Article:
5 reasons to take up swimming this Autumn

The nights have started drawing in and you may start finding excuses why you ‘can’t’ go out for that walk, run or bike ride. So what do you do? You could sit inside and start getting ready for the winter with some extra insulation or, instead of losing that hard earned fitness, why not try your hand at swimming? Alternatively, if are looking for something to get you into activity, swimming could be just what you are looking for.

Here are 5 reasons to give it a go…

1. It doesn’t matter what the weather’s likeRaining

Come rain or shine, it doesn’t matter what the weather is, you can get into that swimming pool. So as autumn brings the wind and a chill in the air you can escape the elements at your local swimming pool.

2. It works your whole body

Swimming is a great whole body workout – working your upper and lower body, as well as your core, particularly when undertaking a variety of strokes in your session. It is also a fantastic exercise for the heart and lungs, increasing your fitness but also over time reducing blood pressure[1] and your risk of Type II diabetes, stroke and cardiovascular heart disease.

swimming 23. It’s less impact on your joints

As it is not a weight bearing exercise, swimming is much less likely to result in injuries to your ankles, knees and hips unlike other forms of exercise, particularly if you are overweight/obese or already suffer issues. It is important however to remember that some form of weight bearing exercise is important for reducing the risk of osteoporosis. Combining swimming with walking or cycling is a great combination. Furthermore, if you suffer from issues relating to your neck or spine, water aerobics may be preferable over swimming or sticking to backstroke to reduce stress to the neck[2].

4. You can do it alone or as part of a team

Swimming is a great sport for anyone who likes to or could do with time to yourself. Counting lengths or even strokes can be meditating and being in the water with your ears covered can help to connect you with yourself, reducing your stress levels. If you struggle to motivate yourself, you could always join a swimming club. Most clubs cater for a variety of abilities/fitness levels and there are sessions that focus on swimming as a group fitness rather than racing, enabling you to benefit from the motivation and friendships that come from being part of a team.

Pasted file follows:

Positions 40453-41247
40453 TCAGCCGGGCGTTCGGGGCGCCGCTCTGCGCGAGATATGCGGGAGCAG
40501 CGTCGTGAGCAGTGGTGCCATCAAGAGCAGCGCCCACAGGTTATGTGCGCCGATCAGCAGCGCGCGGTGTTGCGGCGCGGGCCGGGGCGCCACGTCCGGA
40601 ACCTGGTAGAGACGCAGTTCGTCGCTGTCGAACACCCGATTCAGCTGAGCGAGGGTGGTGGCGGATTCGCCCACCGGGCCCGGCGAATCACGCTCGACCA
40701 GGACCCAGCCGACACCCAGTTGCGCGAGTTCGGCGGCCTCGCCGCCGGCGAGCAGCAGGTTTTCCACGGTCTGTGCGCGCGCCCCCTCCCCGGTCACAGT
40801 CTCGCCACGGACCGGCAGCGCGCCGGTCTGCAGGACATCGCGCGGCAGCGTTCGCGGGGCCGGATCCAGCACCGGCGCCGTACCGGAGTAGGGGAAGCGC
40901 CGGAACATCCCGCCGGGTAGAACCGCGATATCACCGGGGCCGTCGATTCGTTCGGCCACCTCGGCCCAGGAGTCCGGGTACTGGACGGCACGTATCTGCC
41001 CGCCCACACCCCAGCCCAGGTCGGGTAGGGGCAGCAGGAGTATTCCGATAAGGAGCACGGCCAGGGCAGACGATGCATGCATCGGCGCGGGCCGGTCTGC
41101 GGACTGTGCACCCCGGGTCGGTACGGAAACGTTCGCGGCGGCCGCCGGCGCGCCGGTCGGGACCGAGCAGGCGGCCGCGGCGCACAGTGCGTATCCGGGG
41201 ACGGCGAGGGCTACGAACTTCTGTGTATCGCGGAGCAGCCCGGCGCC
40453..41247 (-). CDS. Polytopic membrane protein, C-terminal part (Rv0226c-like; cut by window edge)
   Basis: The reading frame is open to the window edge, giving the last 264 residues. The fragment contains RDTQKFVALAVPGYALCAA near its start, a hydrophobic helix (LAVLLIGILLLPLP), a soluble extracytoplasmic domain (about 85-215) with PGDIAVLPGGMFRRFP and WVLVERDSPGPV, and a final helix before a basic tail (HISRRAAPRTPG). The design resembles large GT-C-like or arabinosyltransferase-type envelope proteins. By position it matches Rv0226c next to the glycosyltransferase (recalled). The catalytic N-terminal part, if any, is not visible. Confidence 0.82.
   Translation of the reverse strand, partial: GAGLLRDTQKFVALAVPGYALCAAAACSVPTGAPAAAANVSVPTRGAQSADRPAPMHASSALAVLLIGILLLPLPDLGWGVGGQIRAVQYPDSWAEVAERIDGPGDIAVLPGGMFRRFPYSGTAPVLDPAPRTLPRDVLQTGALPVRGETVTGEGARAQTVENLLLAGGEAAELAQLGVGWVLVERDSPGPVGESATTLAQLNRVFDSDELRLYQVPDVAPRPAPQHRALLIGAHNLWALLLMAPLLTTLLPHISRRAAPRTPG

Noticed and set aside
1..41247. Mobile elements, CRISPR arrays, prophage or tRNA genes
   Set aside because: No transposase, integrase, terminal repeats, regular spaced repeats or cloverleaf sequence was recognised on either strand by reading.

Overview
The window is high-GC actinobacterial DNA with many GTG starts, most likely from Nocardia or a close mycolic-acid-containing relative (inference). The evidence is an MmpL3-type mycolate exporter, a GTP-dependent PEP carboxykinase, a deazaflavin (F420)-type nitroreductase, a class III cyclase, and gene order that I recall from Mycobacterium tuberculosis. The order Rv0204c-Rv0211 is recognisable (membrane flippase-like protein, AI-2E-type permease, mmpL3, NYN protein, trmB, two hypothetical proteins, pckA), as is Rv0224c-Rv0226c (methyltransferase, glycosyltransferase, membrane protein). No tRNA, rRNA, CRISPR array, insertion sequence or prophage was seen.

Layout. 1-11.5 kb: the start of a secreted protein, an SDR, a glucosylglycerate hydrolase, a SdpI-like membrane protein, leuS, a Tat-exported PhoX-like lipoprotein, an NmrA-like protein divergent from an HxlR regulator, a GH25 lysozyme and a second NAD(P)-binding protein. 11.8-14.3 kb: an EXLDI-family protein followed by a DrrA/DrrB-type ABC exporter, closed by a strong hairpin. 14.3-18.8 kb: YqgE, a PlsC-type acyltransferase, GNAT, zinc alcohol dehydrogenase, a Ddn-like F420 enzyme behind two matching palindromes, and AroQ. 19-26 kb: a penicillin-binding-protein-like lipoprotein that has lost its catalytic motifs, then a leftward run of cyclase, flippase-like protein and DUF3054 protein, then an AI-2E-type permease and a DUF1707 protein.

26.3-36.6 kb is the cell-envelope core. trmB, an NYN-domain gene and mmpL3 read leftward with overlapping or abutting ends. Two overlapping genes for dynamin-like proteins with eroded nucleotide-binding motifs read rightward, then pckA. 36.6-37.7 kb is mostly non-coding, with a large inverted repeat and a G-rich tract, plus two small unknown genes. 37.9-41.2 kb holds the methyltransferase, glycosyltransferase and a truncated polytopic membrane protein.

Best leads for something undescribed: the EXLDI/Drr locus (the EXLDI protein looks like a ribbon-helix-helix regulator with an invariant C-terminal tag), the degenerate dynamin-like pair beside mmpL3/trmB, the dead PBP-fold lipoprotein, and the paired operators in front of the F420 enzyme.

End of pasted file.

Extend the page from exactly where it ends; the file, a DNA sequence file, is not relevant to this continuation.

5. It’s great way to lose weightRetired U.S. Air Force Tech. Sgt. Jeanne Goldy-Sanitate smiles after completing a lap in the swimming pool at the U.S. Air Force Academy in Colorado Springs, Colo., May 7, 2010. Goldy-Sanitate is competing in the 2010 Warrior Games, a competition designed to inspire and promote recovery through sports for wounded, ill, and injured Service members. (U.S. Air Force photo by Staff Sgt. Desiree N. Palacios/Released)

Swimming is a brilliant endurance exercise that, as long as you work yourself to a point where you are out of breath, for at least 20 minutes, is great for fat loss. Add in a few sets of intervals (sets of sprints followed by rest), and you’ll also increase the amount of calories you burn post exercise.

So whether you once where in to swimming and lost the habit or it’s something you haven’t really tried as a form of exercise then get yourself to your local pool. Can’t swim? Many pools offer adult swim lessons to help you learn or just give yourself some confidence.

Need a challenge to get you motivated? Then you could always sign up for the Aspire Swim Challenge – 22 miles in 12 weeks – the equivalent of the English Channel[3].

So what are you waiting for? Get your local pools timetable and plan your next swim. Or maybe even join an outdoor swim club and get the added benefits of being in nature.

[1] Nualnim, N., Parkhurst, K., Dhindsa, M., Tarumi, T., Vavrek, J. and Tanaka, H. (2013) Effects of Swimming Training on Blood Pressure and Vascular Function in Adults >50 Years of Age. The American Journal of Cardiology. [Available online] href=”http://www.sciencedirect.com/science/article/pii/S000291491103445X”>http://www.sciencedirect.com/science/article/pii/S000291491103445X

[2] Westby, M (2001). A health professional’s guide to exercise prescription for people with arthritis: A review of aerobic fitness activities. Arthritis Care and Research [Available online] http://onlinelibrary.wiley.com/doi/10.1002/1529-0131(200112)45:6%3C501::AID-ART375%3E3.0.CO;2-Y/full

[3] https://www.aspirechannelswim.co.uk

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